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Ivan Vrbik, Goran Sporiš, Lovro Štefan, Dejan Madić, Nebojša Trajković, Irena Valantine and Zoran Milanović

Purpose:

The number of familiarization sessions in fitness assessments seems to be critical and inconsistent. Therefore, the primary aim of this research was to determine the number of familiarization attempts that stabilize the results in particular physical fitness tests. The secondary aim was to establish the test reliability through familiarization sessions.

Methods:

Thirty-nine primary school children participated in this research (age: 10.8 years, body mass: 40.6 ± 8.9 kg, and body height: 145.3 ± 7.2 cm). During six sessions, with one session every third day, participants performed the following tests to assess explosive strength (vertical jump and standing long jump), coordination (polygon backward and polygon with turn) and flexibility (toe touch).

Results:

The results of repeated analysis of variance (ANOVA) showed that there were significant increases (p < .05) in the polygon backward and polygon with turn performances from the first to third familiarization session. The standard error of measurement decreased as sessions progressed, indicating little within subject variation between the coordination test results following a familiarization period. Statistically significant differences were identified in the vertical jump test from the fourth test session compared with the first session. On the other hand, statistically significant differences for the standing long jump test were only found in the final session compared with the initial session. In the toe touch test, there were no significant increases from the first to the final familiarization session. All tests showed high a reliability coefficients, ranging from 0.979 to 0.991.

Conclusion:

Polygon backward and polygon with turn performance may be a practical, reliable method to assess coordination in primary school-aged children. However, completion of at least 3 practice sessions is suggested for participants to obtain a stable score. In addition, both jump tests are feasible for assessing skill-related fitness in young children, although the scientific reliability of the two tests should be questioned and the tests should be tailored to fit the age group of the children.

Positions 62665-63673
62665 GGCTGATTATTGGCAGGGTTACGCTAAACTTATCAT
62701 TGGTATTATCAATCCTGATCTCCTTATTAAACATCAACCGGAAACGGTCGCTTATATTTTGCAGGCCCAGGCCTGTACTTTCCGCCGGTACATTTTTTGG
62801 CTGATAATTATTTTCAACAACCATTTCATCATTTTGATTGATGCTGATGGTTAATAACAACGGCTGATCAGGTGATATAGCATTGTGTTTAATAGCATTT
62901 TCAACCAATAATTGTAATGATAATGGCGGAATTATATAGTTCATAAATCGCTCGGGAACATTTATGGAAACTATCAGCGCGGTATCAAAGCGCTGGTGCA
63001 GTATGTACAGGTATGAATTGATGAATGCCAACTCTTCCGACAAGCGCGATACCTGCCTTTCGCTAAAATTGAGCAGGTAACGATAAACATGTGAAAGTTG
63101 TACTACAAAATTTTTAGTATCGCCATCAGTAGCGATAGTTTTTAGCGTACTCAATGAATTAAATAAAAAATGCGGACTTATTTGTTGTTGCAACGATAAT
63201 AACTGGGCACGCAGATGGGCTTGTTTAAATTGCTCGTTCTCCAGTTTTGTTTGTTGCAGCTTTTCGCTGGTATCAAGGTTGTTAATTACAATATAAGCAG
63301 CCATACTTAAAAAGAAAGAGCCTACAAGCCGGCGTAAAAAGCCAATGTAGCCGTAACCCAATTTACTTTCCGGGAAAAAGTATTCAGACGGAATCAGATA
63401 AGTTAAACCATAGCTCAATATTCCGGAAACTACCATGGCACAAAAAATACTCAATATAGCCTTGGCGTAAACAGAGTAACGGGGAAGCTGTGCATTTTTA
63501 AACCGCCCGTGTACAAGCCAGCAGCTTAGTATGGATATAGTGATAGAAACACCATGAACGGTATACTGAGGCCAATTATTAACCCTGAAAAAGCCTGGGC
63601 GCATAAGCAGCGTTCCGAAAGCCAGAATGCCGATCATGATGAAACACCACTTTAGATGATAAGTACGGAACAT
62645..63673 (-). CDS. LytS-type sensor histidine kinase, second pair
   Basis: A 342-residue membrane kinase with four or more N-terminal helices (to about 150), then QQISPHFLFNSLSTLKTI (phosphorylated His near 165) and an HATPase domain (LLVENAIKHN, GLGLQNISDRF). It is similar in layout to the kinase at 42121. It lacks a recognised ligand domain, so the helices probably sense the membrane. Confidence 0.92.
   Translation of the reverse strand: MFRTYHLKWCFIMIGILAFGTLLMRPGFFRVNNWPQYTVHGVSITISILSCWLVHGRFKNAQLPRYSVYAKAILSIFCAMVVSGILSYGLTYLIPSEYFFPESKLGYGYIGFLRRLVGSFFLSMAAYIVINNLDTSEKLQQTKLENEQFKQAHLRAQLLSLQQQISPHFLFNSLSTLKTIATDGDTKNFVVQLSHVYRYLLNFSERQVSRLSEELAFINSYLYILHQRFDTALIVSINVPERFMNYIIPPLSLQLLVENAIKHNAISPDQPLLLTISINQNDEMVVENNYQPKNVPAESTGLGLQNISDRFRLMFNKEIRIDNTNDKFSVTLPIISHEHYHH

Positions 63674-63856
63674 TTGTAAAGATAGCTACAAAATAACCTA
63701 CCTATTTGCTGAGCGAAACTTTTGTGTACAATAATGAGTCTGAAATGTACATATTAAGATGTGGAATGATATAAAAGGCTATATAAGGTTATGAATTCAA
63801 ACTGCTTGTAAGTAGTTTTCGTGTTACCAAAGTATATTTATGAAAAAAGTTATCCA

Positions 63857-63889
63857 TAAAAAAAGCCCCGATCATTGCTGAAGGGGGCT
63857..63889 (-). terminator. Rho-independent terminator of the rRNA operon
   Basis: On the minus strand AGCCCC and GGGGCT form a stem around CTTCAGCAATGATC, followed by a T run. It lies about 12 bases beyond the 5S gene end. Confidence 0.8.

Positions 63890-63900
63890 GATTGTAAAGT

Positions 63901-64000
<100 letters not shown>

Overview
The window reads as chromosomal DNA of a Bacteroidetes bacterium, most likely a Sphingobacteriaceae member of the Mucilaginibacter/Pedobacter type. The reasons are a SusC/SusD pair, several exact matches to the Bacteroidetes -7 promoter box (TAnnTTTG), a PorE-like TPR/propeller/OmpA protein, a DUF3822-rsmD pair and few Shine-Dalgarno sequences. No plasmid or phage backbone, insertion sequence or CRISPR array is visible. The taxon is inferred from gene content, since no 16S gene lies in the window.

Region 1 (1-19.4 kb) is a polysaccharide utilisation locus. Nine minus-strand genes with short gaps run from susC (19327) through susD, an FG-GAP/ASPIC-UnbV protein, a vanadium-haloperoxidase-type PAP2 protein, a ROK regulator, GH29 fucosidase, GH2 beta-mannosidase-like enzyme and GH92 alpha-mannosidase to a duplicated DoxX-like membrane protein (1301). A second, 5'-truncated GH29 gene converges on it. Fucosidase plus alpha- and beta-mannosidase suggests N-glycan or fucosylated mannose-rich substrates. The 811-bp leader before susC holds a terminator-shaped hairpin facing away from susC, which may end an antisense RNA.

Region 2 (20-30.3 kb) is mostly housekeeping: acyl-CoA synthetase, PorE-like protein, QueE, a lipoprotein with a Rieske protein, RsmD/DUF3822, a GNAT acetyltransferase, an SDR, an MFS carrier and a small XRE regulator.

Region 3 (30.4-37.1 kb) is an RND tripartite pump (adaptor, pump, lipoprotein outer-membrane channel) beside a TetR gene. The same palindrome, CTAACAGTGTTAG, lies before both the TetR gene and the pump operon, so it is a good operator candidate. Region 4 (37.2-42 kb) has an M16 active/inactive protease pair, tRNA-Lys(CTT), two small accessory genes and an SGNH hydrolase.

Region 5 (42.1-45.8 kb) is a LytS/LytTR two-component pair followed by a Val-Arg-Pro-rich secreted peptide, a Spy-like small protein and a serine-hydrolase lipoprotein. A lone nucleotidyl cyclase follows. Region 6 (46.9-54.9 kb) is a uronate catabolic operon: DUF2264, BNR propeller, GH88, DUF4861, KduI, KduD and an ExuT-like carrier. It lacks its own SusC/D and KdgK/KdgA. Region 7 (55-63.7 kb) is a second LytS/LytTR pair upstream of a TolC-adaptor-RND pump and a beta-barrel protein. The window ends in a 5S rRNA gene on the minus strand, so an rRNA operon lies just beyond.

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Lowri C. Edwards, Anna S. Bryant, Kevin Morgan, Stephen-Mark Cooper, Anwen M. Jones and Richard J. Keegan

structured physical activity, therefore positive, high-quality experiences of physical activity should be nurtured in primary schools ( Kirk, 2012 ). Such positive experiences are engendered by teachers delivering high-quality PE lessons ( Penney, Brooker, Hay, & Gillespie, 2009 ). High-quality PE can be

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Cecilia Hoi Sze Chan, Amy Sau Ching Ha and Johan Yau Yin Ng

, & Howlett, 2010a ; LeGear et al., 2012 ). Findings hold across age groups. A large proportion of primary school children were rated as non-proficient in most skills ( Foweather, 2010 ; Hume et al., 2008 ; van Beurden et al., 2003 ), while students arriving at secondary school were also found to not have

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Lisa E. Bolger, Linda A. Bolger, Cian O’Neill, Edward Coughlan, Wesley O’Brien, Seán Lacey and Con Burns

old) spend approximately 4.5–5.5 hours (class and school dependent) in primary school throughout the academic year (a minimum of 40% of their waking day) ( Department of Education and Skills, 2017 ). The primary school setting offers an ideal opportunity for the development of FMS. In addition

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Melanie Vetter, Helen O’Connor, Nicholas O’Dwyer and Rhonda Orr

The health benefits of regular physical activity and maintaining physical fitness are widely established. 1 In primary school children, adequate, regular, and well-designed physical activity programs are also critical to the development of fundamental movement skills. 2 In recent years, there has